Yale cancels art history course for being too Eurocentric? Here's how things really are

Over the past few days, several newspapers, first in the United States and then also in Italy, have spread alarmist reports about a decision byYale University, which some say has eliminated the traditional introductory course in art history as being too Eurocentric and too calibrated on white artists, in order to introduce courses on the artistic expressions of cultures other than Western. Thus, amid half-truths and biased reporting, the idea has passed that Yale wanted to reduce the presence of “traditional” art, so to speak, in favor of that produced by non-Western cultures.

It is all very well explained, however, in a statement written by the chair of Yale’s Art History Department, Tim Barringer, and the department’s director of Undergraduate Studies ( undergraduate studies is the counterpart to our bachelor’s degree), Marisa Bass, discussed and approved by all members of the department. The issue concerns the two major survey courses (“introductory courses”) in art history that Yale offers to students. Survey courses, at U.S. universities, are semester-long courses that deal with topics in a general way, and for art history Yale has two: one that deals with the art history of the ancient Middle East, Egypt, and pre-Renaissance Europe, and the other that deals with European and American art history from the Renaissance to the present.

The statement first notes that, for more than a decade, Yale’s Art History Department has been dedicated to studying art in all its forms (thanks in part to the Yale University Art Gallery’s vast collections, which contain works and objects from all over the world), that “art history is a global discipline,” and that Yale University has ensured very important contributions to the studies of pre-Columbian art, African art, Asian art, and Islamic art (and, of course, European art). “The diversity of the department’s intellectual interests,” the statement reads, “is analogous to the diversity of today’s student body.” The point is that Yale “aims to offer the broadest possible selection of courses, well balanced across eras and places, keeping the study of Western art intense, from classical Greece to the Middle Ages, from the Renaissance to the Baroque, from nineteenth-century art to modern and contemporary art.”

Yale already has a wide range of courses covering different eras and different cultures (some of the courses are called, for example, “Power, Gender, and Ritual in African Art History,” “Arts of China,” “Sanctuaries in Syria and Phoenicia during the Roman Period,” “Russian Style: Material Culture and the Decorative Arts in Imperial Russia,” “Writers and Artists in Paris, 1780-1914,” “Greek Art and Architecture”). These are, therefore, very specific courses and on many topics. For introductory courses, however, it is a different matter, since, as mentioned above, there are only two. The idea, therefore, is to open new ones, including “Global Decorative Arts,” “Arts of the Silk Road,” “Global Sacred Art,” and “The Politics of Representation,” all of which, moreover, are designed to “reference Yale’s rich collections, but also to move across traditions and periods.”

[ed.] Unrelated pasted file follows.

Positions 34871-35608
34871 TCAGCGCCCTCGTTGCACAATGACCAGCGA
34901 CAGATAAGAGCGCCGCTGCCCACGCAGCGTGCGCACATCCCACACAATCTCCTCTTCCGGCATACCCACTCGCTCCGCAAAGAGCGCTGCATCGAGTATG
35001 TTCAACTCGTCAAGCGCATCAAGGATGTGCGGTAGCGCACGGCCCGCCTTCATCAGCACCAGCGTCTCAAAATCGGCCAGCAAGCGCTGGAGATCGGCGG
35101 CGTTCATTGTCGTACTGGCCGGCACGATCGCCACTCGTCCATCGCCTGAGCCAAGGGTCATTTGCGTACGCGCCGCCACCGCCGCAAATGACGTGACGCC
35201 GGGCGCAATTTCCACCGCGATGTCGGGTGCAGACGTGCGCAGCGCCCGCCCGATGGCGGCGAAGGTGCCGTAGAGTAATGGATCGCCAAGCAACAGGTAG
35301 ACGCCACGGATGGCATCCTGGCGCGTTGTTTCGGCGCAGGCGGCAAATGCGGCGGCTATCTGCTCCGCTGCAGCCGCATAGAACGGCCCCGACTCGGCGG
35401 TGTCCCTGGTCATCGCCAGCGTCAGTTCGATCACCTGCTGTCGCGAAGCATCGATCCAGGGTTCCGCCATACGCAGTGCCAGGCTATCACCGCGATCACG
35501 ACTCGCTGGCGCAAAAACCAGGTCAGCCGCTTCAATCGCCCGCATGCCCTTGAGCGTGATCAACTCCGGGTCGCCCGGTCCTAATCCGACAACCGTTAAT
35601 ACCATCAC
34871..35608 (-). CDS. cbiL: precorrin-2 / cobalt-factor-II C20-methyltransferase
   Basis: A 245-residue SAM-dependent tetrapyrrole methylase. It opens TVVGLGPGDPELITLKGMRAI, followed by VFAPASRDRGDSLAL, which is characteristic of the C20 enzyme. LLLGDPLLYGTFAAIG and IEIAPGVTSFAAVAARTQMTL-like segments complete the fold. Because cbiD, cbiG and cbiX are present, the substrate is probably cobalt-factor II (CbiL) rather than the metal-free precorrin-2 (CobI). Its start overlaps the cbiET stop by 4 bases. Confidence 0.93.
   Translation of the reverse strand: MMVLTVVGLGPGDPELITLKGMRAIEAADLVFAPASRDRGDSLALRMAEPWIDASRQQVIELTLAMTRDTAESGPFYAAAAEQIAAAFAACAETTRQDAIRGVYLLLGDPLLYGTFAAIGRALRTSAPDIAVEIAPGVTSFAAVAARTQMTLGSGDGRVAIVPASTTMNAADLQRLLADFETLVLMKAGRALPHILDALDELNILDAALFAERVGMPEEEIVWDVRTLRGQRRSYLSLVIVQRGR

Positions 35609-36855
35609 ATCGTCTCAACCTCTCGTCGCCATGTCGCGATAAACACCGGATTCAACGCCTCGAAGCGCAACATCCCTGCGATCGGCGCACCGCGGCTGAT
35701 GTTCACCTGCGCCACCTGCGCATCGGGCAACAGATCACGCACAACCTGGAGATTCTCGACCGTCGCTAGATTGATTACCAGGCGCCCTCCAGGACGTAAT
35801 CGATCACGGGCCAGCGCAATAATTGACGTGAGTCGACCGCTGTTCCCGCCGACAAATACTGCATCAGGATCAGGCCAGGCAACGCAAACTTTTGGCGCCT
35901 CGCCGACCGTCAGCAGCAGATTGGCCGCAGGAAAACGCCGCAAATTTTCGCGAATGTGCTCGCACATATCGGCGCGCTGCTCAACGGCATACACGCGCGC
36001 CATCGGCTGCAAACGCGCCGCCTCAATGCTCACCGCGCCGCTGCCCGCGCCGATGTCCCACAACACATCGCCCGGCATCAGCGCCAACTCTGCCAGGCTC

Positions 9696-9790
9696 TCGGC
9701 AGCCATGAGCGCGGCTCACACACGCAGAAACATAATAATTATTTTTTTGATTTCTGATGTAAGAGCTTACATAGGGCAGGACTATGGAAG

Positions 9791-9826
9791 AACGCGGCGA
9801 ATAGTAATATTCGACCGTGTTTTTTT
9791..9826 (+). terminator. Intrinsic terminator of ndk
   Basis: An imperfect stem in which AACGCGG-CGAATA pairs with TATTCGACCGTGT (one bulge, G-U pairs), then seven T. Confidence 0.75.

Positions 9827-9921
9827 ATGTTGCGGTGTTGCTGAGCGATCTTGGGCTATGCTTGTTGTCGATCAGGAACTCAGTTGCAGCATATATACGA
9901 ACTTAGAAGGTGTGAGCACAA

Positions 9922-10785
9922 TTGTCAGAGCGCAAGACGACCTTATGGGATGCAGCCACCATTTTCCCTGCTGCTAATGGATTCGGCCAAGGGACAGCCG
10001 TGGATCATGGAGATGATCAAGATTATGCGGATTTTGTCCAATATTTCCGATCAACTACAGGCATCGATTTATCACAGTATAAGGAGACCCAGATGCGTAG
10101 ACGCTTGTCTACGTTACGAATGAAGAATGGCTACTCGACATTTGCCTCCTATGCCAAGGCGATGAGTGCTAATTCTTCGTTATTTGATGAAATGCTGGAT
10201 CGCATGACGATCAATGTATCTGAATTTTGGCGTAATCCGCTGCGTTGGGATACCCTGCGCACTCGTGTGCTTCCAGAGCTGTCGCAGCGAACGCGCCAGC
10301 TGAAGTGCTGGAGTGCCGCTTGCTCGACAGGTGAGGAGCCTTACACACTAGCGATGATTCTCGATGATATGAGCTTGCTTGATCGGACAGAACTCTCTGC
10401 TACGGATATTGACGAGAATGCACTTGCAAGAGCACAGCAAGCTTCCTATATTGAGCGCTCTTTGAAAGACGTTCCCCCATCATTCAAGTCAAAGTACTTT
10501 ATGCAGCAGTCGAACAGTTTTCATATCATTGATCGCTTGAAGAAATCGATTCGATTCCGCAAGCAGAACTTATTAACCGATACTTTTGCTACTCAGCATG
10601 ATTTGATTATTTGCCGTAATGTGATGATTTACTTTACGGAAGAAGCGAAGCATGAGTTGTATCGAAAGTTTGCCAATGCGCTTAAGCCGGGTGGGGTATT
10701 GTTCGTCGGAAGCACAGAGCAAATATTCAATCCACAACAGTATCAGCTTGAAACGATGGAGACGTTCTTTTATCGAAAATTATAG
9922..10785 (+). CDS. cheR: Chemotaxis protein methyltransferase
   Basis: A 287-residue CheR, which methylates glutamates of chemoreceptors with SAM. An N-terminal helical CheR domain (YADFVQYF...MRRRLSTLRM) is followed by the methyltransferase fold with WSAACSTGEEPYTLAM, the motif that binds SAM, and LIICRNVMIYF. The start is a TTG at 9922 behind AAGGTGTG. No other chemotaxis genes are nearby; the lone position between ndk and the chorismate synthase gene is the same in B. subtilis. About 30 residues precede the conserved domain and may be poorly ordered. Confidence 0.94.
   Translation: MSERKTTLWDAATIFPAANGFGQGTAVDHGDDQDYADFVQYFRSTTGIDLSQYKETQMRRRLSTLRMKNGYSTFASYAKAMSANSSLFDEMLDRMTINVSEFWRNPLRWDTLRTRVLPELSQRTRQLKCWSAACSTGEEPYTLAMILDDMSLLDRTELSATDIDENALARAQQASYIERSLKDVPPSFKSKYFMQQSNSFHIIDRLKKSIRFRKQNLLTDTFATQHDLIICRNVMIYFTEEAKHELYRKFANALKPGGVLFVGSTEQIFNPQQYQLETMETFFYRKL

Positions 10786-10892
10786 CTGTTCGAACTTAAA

Beginning in fall 2019, Yale has committed to offering four different introductory courses each year, “designed to introduce students who had no previous art history experience to the subject.” They are also “courses that cover a wide range in terms of geography and chronology.” “Essential to this decision,” the note goes on to say, "is the Department’s belief that no introductory course taught in the space of a semester can be so comprehensive, and that no introductory course can be considered the definitive course in our discipline."

Hence, the decision to replace the two traditional courses with new ones: “some,” the statement specifies, “will address the monuments and masterpieces of European and American art, while others will introduce other traditions of the world, and still others will be organized thematically so as to offer comparative perspectives.” However, the note concludes, “as always, our introductory courses will bring Yale students face-to-face encounters with works and objects of great beauty and cultural value that come from every place and era. We continue, more than ever, our commitment to the study of all forms of art, architecture and visual culture, and we continue to share our insights into works of art, from Parthenon sculptures to Benin bronzes, from Renaissance Florence to Aztec sculpture, from the Taj Mahal to performance and digital art.” And the fact that much attention has been paid to this decision “demonstrates,” according to members of the department, “how meaningful, vivid and even controversial the study of art history can and should be.”

No cancellation, in short: Yale students will continue to study Western art history as they always have. Only, the course will definitely change its name (it will probably have a title like “Introduction to the History of Western Art,” the same name by which Barringer already unofficially calls the current course) and will be joined by other courses that did not exist before.

Pictured: Vanderbilt Hall, Yale University

Yale cancels art history course for being too Eurocentric? Here's how things really are
Yale cancels art history course for being too Eurocentric? Here's how things really are